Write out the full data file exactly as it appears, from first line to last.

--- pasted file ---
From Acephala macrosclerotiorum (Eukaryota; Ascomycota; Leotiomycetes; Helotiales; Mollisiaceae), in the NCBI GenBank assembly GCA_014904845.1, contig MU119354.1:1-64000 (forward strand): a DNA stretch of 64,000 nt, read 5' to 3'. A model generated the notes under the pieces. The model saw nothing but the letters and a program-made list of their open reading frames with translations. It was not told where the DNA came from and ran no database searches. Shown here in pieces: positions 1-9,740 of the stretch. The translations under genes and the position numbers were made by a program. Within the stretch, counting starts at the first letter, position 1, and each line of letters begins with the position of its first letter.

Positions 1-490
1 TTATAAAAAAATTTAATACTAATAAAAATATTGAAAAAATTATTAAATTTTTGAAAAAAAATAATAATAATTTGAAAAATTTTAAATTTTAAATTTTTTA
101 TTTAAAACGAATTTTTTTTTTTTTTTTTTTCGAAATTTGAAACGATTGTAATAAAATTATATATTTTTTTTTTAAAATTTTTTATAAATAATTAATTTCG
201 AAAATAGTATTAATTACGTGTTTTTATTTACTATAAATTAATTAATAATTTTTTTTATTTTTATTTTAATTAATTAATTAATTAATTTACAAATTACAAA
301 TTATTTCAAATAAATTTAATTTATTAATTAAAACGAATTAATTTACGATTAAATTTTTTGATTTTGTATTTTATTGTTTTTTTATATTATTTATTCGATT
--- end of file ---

From Acephala macrosclerotiorum (Eukaryota; Ascomycota; Leotiomycetes; Helotiales; Mollisiaceae), in the NCBI GenBank assembly GCA_014904845.1, contig MU119354.1:1-64000 (forward strand): a DNA stretch of 64,000 nt, read 5' to 3'. A model generated the notes under the pieces. The model saw nothing but the letters and a program-made list of their open reading frames with translations. It was not told where the DNA came from and ran no database searches. Shown here in pieces: positions 1-9,740 of the stretch. The translations under genes and the position numbers were made by a program. Within the stretch, counting starts at the first letter, position 1, and each line of letters begins with the position of its first letter.

Positions 1-490
1 TTATAAAAAAATTTAATACTAATAAAAATATTGAAAAAATTATTAAATTTTTGAAAAAAAATAATAATAATTTGAAAAATTTTAAATTTTAAATTTTTTA
101 TTTAAAACGAATTTTTTTTTTTTTTTTTTTCGAAATTTGAAACGATTGTAATAAAATTATATATTTTTTTTTTAAAATTTTTTATAAATAATTAATTTCG
201 AAAATAGTATTAATTACGTGTTTTTATTTACTATAAATTAATTAATAATTTTTTTTATTTTTATTTTAATTAATTAATTAATTAATTTACAAATTACAAA
301 TTATTTCAAATAAATTTAATTTATTAATTAAAACGAATTAATTTACGATTAAATTTTTTGATTTTGTATTTTATTGTTTTTTTATATTATTTATTCGATT